As was the case with Barrel Proof (book three in the Irish and Whiskey series), the focus in Noble Hopsis more on the suspense element of the plot than on the romance, but I didn’t mind that.  Nic and Cam have been firmly established as a loving, committed couple; I liked that their personal connection makes them so compatible professionally, and the way that Cam keeps Nic grounded when things look like they might go to shit.   I did find Cam’s insecurity about his place in Nic’s life a little unnecessary, but Ms. Reyne doesn’t drag anything out, and watching them pull together in spite of the unfolding chaos around them was sufficient to convince me they have a successful future ahead of them.

But as with the other books in the series, I found some things about the writing that were a bit cheesy and kept taking me out of the story.  Ms. Reyne knows how to construct a fairly tight plot and create likeable characters, but some of her dialogue and sentiment is repetitive and a bit creaky.  In Craft Brew, Cam kept telling Nic to ‘just breathe’ when he got stressed, and here we get several reminders of how they each need to be ‘Nic/Cam the SEAL/FBI agent’ rather than ‘Nic/Cam the boyfriend’ or ‘Nic the federal prosecutor rather than Nic the brother’. There are several instances where Nic’s internal monologuing about his guilt over his perceived failure to protect his family years earlier crosses the line into the melodramatic, which just felt wrong for a forty-something ex-SEAL Captain and terror of the San Francisco courthouse.

Still, all ends well, Nic, Cam and the crew come out on top and there’s a hint at a possible couple and new direction for a future book or series.  Trouble Brewing hasn’t been as big a hit with me as I’d hoped, but Noble Hops rounds out the series nicely, and I’ll be keeping an eye out for Layla Reyne’s next venture.

Appetites and Vices (The Truitts #1) by Felicia Grossman

This title may be purchased from Amazon

He’s her ticket into high society…

Banking heiress Ursula Nunes has lived her life on the fringes of Philadelphia’s upper class. Her Jewish heritage means she’s never quite been welcomed by society’s elite…and her quick temper has never helped, either.

A faux engagement to the scion of the mid-Atlantic’s most storied family might work to repair her rumpled reputation and gain her entrée to the life she thinks she wants…if she can ignore the way her “betrothed” makes her feel warm all over and stay focused on her goal.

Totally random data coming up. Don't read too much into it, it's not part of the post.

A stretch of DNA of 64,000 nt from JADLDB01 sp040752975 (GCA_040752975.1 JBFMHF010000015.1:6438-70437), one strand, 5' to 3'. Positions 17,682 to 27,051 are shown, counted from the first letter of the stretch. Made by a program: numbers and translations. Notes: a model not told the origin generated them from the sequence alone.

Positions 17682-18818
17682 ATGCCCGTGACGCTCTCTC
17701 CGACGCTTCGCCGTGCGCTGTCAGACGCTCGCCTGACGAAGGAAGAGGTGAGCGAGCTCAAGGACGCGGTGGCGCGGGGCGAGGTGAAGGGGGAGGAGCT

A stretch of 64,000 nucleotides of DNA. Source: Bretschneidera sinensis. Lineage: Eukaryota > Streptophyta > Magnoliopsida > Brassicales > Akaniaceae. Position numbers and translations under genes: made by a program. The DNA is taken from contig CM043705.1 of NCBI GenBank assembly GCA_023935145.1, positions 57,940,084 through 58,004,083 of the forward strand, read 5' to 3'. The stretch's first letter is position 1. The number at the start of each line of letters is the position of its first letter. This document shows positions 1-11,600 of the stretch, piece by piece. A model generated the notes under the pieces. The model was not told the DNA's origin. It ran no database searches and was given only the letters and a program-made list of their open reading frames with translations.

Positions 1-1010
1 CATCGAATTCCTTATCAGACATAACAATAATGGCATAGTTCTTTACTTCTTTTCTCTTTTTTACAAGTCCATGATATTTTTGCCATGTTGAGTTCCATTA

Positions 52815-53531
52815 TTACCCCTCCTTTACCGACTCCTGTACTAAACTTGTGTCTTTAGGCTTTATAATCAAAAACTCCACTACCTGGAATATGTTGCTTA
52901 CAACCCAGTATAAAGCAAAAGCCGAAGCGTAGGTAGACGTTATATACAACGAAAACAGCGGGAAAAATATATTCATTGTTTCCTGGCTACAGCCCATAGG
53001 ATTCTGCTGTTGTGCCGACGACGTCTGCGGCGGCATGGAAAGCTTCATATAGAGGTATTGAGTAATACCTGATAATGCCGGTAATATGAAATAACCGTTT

She’s his ticket out…

Former libertine John Thaddeus “Jay” Truitt is hardly the man to teach innocent women about propriety. Luckily, high society has little to do with being proper and everything to do with identifying your foe’s temptation—an art form Jay mastered long ago. A broken engagement will give him the perfect excuse to run off to Europe and a life of indulgence.

But when the game turns too personal, all bets are off…

Rating: B-

Felicia Grossman’s début historical romance, Appetites & Vices makes use of a setting I’ve not come across before in historical romance – 1840s Delaware – and boasts a couple of interesting, though flawed, central characters who enter into a faux engagement in an attempt to better the social standing of the heroine so she can marry the man of her choice.  There are some things about the plot that didn’t quite work and some odd writing tics that took me out of the story on occasion, but overall it’s a solid outing and I’ll be keeping an eye out for more of Ms. Grossman’s work.

Ursula Nunes is twenty-one, beautiful, clever and wealthy.  By rights, she should have society at her feet, and she would, but for two things.  One, she says what she thinks and has no social skills whatsoever.  And two – she’s Jewish, which, in Delaware in 1841 puts her pretty much beyond the pale.  She and her dearest friend Hugo Middleton have decided that it would be preferable to marry each other than to marry strangers, but the Middletons are one of the oldest families in society and with Hugo’s father intent on securing personal advancement, won’t countenance Hugo’s marriage to a Jew, no matter how rich she is.